Why student halls feel unsafe

The Courier's Head of Current Affairs discusses why halls aren't always the safest place for a student.

Elizabeth Meade
6th December 2021
Halls aren't always the safest place. Image Credit: Wikimedia Commons

After the recent incident at Warwick Uni, the question arises: are student halls safe?

My year in Castle Leazes was, to put it mildly, disappointing. I'll admit that attempts at 'security' were made. These included not letting me get my own mail after certain times and hesitating before reluctantly letting me have one, slightly rotten, apple because I arrived one minute after dinner had ended. I'm sure fruit theft in the UK has never been lower. While the smart card entry system to get into the building was supposed to keep intruders out, anybody could follow students through the automatic doors.

It was obvious that people were getting into Leazes who weren't residents or even students. Our hallway was always littered with advertisements for club nights, to the point I put a sign on my door telling people to stop slipping them under my door. (This was ignored. Meanwhile, I had to get special permission to put up a poster for a Student Union event, because apparently anyone critical of climate colonialism can't be trusted.) Besides being a huge waste of paper, I couldn't help but think: if these people can get in, can't anyone? I have no doubt that a motivated individual who wished to assault students could easily enter the residence.

Over time, it became clear that hall staff knew about advertisers entering and didn't care. While I was treated with disdain for wanting accessible laundry machines, nobody saw a problem with letting strangers come in to advertise to students. Although most of these people only showed up to leave flyers, it would be very simple for someone with bad intentions to enter with the pretense of distributing ads.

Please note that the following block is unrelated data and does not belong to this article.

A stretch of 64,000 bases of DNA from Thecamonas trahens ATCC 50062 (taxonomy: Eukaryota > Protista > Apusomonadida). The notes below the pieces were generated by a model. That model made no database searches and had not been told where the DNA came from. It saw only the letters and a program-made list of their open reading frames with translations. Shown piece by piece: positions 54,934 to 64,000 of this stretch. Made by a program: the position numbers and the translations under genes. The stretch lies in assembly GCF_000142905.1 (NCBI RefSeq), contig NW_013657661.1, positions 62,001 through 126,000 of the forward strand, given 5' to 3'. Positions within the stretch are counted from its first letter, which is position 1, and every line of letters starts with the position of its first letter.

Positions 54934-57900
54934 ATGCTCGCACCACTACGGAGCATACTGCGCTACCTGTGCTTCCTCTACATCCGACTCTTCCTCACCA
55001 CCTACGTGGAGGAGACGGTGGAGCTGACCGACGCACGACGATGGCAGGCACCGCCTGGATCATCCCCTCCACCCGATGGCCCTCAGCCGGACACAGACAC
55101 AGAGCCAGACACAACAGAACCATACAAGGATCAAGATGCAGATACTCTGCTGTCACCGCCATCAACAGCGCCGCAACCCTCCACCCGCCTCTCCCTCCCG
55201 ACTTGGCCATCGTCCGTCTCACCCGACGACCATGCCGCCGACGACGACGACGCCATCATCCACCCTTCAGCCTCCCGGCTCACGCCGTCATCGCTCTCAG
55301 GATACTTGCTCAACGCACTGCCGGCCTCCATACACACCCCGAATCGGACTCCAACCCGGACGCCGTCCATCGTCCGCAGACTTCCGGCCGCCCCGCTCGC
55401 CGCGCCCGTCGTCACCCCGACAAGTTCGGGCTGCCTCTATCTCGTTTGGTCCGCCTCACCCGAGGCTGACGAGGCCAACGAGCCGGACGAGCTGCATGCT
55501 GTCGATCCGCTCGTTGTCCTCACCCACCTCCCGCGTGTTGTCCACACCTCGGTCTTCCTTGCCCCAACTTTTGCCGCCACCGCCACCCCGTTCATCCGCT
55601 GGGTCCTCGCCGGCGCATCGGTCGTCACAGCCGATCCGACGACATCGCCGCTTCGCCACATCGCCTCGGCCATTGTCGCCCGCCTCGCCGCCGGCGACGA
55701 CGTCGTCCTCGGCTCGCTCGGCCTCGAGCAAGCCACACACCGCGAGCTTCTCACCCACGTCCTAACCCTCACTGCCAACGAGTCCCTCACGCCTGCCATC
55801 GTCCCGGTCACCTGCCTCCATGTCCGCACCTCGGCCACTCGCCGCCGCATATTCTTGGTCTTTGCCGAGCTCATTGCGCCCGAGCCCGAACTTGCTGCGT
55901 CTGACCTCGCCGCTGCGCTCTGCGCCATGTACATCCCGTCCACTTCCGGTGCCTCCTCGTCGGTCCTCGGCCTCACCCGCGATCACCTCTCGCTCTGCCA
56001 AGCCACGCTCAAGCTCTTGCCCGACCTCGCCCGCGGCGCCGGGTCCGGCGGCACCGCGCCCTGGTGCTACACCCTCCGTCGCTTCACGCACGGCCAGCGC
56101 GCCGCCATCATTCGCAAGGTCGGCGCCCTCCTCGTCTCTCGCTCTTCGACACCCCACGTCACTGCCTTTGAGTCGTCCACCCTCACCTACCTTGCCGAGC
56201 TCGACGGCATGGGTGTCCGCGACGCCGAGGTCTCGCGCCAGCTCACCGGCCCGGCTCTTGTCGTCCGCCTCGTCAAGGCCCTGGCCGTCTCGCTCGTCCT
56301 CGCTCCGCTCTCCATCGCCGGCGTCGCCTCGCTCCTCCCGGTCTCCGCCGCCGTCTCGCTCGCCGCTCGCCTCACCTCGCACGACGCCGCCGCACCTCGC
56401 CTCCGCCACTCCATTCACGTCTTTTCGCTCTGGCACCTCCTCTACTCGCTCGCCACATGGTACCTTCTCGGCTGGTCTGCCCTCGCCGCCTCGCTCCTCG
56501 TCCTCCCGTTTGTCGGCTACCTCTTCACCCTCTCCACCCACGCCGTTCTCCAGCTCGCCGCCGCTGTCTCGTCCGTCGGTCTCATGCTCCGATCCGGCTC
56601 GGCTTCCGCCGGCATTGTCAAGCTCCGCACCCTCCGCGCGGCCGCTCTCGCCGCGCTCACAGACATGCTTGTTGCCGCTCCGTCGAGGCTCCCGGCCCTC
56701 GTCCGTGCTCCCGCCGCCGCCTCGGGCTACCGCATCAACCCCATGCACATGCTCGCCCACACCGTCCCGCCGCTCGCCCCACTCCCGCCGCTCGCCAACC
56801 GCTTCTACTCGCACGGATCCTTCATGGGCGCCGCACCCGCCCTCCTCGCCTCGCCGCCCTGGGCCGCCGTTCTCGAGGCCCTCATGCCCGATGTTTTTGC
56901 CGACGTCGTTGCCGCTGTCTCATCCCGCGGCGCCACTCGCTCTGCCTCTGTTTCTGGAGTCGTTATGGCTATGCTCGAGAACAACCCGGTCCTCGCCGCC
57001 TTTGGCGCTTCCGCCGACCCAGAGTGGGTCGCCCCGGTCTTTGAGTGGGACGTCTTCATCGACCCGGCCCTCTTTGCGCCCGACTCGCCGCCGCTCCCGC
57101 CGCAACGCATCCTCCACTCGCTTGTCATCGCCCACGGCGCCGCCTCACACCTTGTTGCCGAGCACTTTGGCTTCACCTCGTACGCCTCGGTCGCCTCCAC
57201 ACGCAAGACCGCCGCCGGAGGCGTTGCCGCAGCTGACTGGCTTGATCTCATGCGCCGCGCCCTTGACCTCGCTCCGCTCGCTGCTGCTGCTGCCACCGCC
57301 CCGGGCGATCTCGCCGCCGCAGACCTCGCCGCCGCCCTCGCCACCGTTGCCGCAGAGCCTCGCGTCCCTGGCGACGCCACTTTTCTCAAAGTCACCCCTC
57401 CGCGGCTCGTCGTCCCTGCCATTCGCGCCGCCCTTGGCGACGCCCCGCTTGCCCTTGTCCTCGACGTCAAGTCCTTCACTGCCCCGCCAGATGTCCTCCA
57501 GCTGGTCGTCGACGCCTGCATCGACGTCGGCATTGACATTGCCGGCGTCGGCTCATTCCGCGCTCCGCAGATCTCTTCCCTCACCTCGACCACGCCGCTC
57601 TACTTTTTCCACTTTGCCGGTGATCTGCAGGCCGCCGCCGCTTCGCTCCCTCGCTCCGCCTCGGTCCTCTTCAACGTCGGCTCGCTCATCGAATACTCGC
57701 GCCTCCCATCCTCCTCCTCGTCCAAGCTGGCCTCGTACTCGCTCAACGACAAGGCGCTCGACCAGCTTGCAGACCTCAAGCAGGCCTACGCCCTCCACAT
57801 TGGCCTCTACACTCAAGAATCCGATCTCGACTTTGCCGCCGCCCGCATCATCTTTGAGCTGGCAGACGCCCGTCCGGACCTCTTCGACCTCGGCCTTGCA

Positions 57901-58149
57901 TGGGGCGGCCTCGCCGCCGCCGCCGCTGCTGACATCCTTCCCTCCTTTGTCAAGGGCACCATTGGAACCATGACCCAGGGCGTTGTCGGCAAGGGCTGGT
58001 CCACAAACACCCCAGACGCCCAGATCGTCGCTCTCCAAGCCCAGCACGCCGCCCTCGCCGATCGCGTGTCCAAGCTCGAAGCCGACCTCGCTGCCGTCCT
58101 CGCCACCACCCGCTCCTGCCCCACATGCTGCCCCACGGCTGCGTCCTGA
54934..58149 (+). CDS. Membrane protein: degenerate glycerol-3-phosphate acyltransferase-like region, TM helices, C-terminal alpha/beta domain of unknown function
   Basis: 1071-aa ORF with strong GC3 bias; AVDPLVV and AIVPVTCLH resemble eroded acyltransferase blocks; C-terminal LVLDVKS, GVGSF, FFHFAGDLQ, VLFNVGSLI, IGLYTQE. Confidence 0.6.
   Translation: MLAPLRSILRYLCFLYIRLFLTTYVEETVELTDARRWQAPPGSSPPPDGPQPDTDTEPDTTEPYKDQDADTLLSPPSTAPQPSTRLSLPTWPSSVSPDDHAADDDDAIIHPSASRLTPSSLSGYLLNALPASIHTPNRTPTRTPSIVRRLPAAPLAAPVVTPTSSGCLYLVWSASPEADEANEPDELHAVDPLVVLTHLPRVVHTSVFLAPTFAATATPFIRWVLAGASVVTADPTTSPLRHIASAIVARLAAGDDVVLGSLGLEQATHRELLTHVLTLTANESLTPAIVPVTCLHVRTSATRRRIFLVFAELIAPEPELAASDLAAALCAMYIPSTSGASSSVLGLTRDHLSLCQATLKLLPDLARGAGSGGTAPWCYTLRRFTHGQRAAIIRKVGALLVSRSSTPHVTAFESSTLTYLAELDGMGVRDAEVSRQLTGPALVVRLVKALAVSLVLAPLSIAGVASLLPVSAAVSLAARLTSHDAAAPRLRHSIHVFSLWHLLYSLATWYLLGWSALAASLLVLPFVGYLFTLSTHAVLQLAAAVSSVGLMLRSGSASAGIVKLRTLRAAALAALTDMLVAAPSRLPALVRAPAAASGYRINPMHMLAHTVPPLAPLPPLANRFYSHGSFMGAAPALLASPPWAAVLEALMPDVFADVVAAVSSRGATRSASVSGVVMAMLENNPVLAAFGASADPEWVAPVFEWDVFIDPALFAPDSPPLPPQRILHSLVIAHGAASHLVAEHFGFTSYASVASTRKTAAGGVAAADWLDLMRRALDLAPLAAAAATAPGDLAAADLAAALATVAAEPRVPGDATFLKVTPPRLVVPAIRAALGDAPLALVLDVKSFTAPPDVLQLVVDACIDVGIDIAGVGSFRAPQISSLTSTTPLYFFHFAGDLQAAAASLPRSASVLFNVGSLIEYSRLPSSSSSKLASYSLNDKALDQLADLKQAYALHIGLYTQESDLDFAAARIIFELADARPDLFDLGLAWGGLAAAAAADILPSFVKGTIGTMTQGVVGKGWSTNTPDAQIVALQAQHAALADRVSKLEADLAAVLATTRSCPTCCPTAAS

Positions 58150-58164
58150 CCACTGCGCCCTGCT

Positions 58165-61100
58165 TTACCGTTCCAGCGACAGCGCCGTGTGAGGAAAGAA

There was also no way to prevent violence between students. While this is always going to be a risk, the small, cramped rooms and hallways would make it difficult to avoid an assailant. With no common areas besides a few study rooms in the main building, there was nowhere to hide.

In my entire time at Castle Leazes, I couldn't help but feel that if I were assualted, staff and security wouldn't care. Given their lacklustre reaction to any and all complaints, I doubted they could do anything about crime if they couldn't even ask City Council to salt the path across the field after multiple people fell on the ice. If I were injured, I figured it would be up to me to drag myself across the field to the RVI, regardless of my condition.

Given the badly-run nature of student halls that patronizes students rather than helping them, I don't think they are a place students can feel safe. Too much attention is paid to insignificant details while broad safety measures are ignored. Private flats and accommodations have gotten around this by requiring physical keys or passcodes to enter swiftly-closing automatic doors. Physical keys are often required to enter blocks of flats as well.

While my experience only reflects one student accommodation, I am sure other university accommodations have the same or similar issues. Unless student accommodations take a more holistic approach to safety and security, students are not safe from violence.

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AUTHOR: Elizabeth Meade
(she/her) Head of Current Affairs (News, Campus Comment, Comment, Science). Chemistry major. Avid reader. Chaos theorist. Amateur batrachologist and historian. Rock fan. Likes cybersecurity and cooking. Wrote the first article for Puzzles. Probably the first Courier writer to have work featured in one of Justin Whang's videos.

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